Yuan Dynasty — Peking Duck

Photo: Alamy/Smithsonian Magazine

Peking Duck is said to have originated in the 13th century in Hangzhou, in eastern China, when street vendors began selling roast duck door-to-door, and it soon became a specialty in nearby Nanjing, too. The dish evolved over time and grew in popularity: By the 1800s, Beijing (formerly known in the West as Peking) was home to several restaurants where roasted duck was the signature dish. In the 1970s, Chinese Premier Zhou Enlai served it to President Richard Nixon. It has since become a favorite at Chinese restaurants around the world.

Tang Dynasty — Hubing

Photo: Alamy/Smithsonian Magazine

China began cultivating wheat widely by the seventh century A.D., leading to the popularity of bing breads, which citizens everywhere began pairing with vege- tables and meats. A popular variety to emerge was hubing (similar to Indian naan), which is baked in a clay oven, topped with sesame seeds and often stuffed with mutton. These days, bing serves as shorthand for a host of round, flat breads used for dipping, and in sandwiches. One of the most popular bing breads in the U.S. today? Scallion pancakes.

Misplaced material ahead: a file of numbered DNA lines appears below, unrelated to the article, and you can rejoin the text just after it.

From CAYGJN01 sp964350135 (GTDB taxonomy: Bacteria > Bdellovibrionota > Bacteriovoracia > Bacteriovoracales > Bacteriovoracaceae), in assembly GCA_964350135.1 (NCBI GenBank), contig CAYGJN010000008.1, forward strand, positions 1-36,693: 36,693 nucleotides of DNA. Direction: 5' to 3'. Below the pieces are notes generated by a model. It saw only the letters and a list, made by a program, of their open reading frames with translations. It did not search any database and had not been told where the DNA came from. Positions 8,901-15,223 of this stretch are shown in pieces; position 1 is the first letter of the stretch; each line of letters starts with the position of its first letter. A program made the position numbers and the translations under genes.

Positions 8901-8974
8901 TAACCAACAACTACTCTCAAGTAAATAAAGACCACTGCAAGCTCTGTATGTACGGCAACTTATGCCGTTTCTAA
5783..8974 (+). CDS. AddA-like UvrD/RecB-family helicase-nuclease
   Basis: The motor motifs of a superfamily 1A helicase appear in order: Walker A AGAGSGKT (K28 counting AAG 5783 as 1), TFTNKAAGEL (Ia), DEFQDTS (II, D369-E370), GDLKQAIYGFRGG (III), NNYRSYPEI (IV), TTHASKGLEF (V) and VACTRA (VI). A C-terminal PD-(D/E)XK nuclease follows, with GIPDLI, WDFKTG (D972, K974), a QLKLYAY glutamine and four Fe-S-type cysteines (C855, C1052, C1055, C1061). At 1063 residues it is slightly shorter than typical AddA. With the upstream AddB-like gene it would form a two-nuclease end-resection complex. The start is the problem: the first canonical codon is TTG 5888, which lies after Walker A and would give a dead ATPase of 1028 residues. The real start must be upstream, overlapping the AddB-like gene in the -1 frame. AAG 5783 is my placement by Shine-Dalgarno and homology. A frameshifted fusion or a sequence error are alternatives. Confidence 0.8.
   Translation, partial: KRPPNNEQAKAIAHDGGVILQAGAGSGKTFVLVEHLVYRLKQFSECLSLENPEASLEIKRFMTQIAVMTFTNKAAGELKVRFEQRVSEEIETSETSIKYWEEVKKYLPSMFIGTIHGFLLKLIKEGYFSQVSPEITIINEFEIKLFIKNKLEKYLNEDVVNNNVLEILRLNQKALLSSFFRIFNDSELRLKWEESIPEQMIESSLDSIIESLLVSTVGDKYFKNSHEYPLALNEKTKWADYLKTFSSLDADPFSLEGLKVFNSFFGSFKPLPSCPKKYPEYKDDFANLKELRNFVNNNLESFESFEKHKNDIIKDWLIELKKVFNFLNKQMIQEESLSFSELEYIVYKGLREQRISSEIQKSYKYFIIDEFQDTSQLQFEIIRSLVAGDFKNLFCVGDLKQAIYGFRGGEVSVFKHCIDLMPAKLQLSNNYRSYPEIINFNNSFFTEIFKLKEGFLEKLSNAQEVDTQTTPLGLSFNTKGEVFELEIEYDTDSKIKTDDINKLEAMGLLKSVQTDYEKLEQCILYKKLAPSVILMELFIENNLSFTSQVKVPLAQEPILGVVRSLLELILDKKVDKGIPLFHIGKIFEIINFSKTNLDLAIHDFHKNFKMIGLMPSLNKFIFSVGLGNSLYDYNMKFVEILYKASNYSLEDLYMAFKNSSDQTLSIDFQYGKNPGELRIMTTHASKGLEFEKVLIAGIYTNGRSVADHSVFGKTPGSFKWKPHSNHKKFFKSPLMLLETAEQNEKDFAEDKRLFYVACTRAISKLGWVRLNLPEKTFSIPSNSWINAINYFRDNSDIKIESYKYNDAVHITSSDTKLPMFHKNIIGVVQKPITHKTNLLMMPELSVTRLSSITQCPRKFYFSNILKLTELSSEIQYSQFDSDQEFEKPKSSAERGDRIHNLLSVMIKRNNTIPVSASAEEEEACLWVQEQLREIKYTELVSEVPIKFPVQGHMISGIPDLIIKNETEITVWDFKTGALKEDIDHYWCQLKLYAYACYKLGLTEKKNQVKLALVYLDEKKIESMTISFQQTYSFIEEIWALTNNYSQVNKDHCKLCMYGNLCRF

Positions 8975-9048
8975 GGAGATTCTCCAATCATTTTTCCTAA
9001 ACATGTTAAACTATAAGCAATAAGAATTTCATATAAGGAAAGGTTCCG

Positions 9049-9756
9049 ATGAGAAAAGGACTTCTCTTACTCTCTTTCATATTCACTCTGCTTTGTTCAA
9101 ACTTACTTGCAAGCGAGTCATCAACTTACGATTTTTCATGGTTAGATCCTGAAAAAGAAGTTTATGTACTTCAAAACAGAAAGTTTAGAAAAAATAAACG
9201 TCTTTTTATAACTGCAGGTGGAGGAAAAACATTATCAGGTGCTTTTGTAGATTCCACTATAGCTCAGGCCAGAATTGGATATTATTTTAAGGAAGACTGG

Song Dynasty — Dongpo Pork

Photo: Alamy/Smithsonian Magazine

Dongpo Pork is made by braising a square of pork belly in soy sauce and sweet yellow wine. Legend says it was created at the end of the 11th century A.D. by Su Dongpo, a poet, politician and gourmand, after he was exiled to Hangzhou over accusations of having criticized the emperor. Dongpo reportedly taught local peasants to build dams and irrigate fields. The locals honored the poet by slaughtering pigs and giving him the choicest cuts plus flasks of wine, which he cooked together into what is now one of Hangzhou’s signature dishes.


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The Michelin brothers created the guide, which included information like maps, car mechanics listings, hotels and petrol stations across France to spur demand.